Carchedi’s: A Lowellville fixture regardless of riverPublished: 10/9/12 @ 12:07
By Jeanne Starmack
At the end of sleepy little Water Street in Lowellville, one spot was clearly attracting a crowd.
Several cars were parked in front of Carchedi’s, a family-owned restaurant that’s been in business since owner Kim Iudiciani’s grandfather, Joe Carchedi, opened it in 1963.
In the dining room, patrons were enjoying the familiar Italian dishes, while in the kitchen, Iudiciani stood in front of a giant pot of red sauce, stirring it as she talked.
She’s proud of the restaurant, a village fixture and tradition that will celebrate its 50th anniversary next November.
“Everybody’s like, ‘Yeah, Lowellville’ — we’re noted for the [annual Mount Carmel Society] festival and Carchedi’s restaurant,” she said.
She doubts she would change anything about the restaurant, even if a plan to clean up the Mahoning River, in which the village council is participating, comes to fruition.
Would she even build an addition to accommodate the tourists a clean river could bring, along with an estimated $30 million-a-year boost for Lowellville and the other river towns in Mahoning and Trumbull counties?
“I wouldn’t change anything, because we’re such a landmark,” she said.
But she would like to see some growth in Lowellville — a grocery store, gift shops and more restaurants.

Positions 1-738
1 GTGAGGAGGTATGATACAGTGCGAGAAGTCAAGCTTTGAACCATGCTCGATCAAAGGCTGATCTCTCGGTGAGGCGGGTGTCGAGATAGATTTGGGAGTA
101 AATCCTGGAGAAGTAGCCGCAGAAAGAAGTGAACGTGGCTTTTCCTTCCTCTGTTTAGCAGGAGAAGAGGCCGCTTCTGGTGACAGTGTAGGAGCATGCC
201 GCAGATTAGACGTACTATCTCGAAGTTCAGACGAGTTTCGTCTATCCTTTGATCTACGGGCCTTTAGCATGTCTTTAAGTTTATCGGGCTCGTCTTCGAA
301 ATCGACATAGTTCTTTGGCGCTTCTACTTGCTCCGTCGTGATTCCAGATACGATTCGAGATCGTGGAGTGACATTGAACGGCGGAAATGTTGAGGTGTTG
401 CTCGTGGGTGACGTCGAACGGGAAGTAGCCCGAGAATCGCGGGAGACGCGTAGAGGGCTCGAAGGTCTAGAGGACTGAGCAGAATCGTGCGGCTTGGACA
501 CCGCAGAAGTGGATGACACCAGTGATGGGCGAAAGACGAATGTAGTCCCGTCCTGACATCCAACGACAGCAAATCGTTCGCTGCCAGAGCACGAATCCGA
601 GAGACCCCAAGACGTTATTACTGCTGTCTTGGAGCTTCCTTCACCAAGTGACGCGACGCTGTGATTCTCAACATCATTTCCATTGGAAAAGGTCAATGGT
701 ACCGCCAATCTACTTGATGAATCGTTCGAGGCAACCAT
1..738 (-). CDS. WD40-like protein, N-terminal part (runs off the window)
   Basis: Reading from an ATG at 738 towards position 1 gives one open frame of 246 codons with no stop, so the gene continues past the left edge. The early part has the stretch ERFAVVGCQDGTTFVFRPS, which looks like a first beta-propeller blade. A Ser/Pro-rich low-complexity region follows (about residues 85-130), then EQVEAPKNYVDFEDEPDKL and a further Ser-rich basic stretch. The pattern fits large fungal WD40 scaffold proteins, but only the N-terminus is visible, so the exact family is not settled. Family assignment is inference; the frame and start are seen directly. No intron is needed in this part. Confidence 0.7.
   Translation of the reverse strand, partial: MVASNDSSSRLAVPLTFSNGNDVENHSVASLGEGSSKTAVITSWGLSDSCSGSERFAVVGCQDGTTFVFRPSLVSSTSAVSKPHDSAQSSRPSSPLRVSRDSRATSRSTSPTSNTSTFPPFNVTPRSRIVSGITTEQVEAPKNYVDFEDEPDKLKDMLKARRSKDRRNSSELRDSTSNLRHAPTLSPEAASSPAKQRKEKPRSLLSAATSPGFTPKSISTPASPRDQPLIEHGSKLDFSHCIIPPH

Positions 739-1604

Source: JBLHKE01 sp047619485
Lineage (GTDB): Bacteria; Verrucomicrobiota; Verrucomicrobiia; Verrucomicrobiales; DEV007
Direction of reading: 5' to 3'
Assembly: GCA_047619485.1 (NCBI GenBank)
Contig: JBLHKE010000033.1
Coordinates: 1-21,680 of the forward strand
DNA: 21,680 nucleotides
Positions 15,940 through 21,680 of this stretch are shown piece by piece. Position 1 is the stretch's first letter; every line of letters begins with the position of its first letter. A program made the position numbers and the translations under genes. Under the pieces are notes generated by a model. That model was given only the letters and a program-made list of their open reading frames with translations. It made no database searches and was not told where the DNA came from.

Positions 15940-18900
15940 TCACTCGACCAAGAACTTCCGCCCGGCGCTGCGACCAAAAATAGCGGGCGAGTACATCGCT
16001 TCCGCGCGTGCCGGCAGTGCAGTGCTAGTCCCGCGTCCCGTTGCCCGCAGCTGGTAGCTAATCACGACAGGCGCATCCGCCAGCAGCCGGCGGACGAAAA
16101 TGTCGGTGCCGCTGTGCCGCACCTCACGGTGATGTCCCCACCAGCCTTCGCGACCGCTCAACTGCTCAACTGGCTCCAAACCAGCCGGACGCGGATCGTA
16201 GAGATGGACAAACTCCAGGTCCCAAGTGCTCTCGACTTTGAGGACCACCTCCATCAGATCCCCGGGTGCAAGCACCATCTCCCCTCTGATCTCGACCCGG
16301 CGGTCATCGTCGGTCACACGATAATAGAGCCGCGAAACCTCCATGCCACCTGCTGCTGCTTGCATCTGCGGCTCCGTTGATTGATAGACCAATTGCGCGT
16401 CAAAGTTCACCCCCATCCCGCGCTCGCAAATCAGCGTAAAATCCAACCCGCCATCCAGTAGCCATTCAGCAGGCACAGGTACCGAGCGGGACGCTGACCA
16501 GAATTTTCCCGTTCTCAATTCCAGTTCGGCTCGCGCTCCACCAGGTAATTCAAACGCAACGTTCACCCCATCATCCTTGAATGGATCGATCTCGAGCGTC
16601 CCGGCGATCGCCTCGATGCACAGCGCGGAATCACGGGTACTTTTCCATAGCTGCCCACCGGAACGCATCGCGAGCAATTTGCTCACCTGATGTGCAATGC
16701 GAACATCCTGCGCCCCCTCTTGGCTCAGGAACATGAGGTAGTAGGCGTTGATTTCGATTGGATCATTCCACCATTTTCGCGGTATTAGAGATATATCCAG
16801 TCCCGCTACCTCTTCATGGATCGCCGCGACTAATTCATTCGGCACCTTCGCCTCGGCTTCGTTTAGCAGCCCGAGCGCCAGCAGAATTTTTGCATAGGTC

At one time, the village had a grocery store, bowling alley and ice-cream parlor, she said. She’s heard the stories from her grandfather about how it used to be while the mills were booming.
“It would be great if they cleaned up the river,” she said. “Bring some cool stuff back!”
Unfortunately, those booming mills and other industry along the Mahoning River made it what it is today — polluted.
The Ohio Department of Health has issued a consumption-limit advisory for five species of fish in the river from Warren through Niles, McDonald, Girard, Youngstown, Campbell, Struthers and Lowellville to the state line. Catfish, carp, large- and small-mouth bass, and walleye are contaminated by PCBs.
The department also advises people not to come into contact with the sediment along that part of the river.
But a recently formed group called Friends of the Mahoning River wants to clean up the river and make it the valuable asset it could be to the Mahoning Valley.
John Kwolek, a group member who is also an environmental specialist for the Ohio Environmental Protection Agency, spoke to the village council in September about how it could help in that quest.
Removing a dam in Lowellville at First Street, along with seven other dams in Struthers, Youngstown, Girard and Warren, would get the river flowing free again.
Removing the dams and contaminated sediment at the dam sites would benefit habitats for fish and aquatic insects upstream, Kwolek said.
The village council passed a resolution to submit an application for an Ohio EPA Water Resource Restoration Sponsor Program grant to remove the dam at First street and the sediment.
The EPA makes millions of dollars available each year through the program for projects that either restore or protect water resources, according to information provided by its spokesman Mike Settles.
Lowellville’s application is being prepared by the engineering firm MS Consultants, said Lowellville Mayor Jim Iudiciani. The deadline for its submittal is Nov. 8.
“It’s a win-win situation,” Iudiciani said. “ A $3.5 million grant that could help bring people to the village.”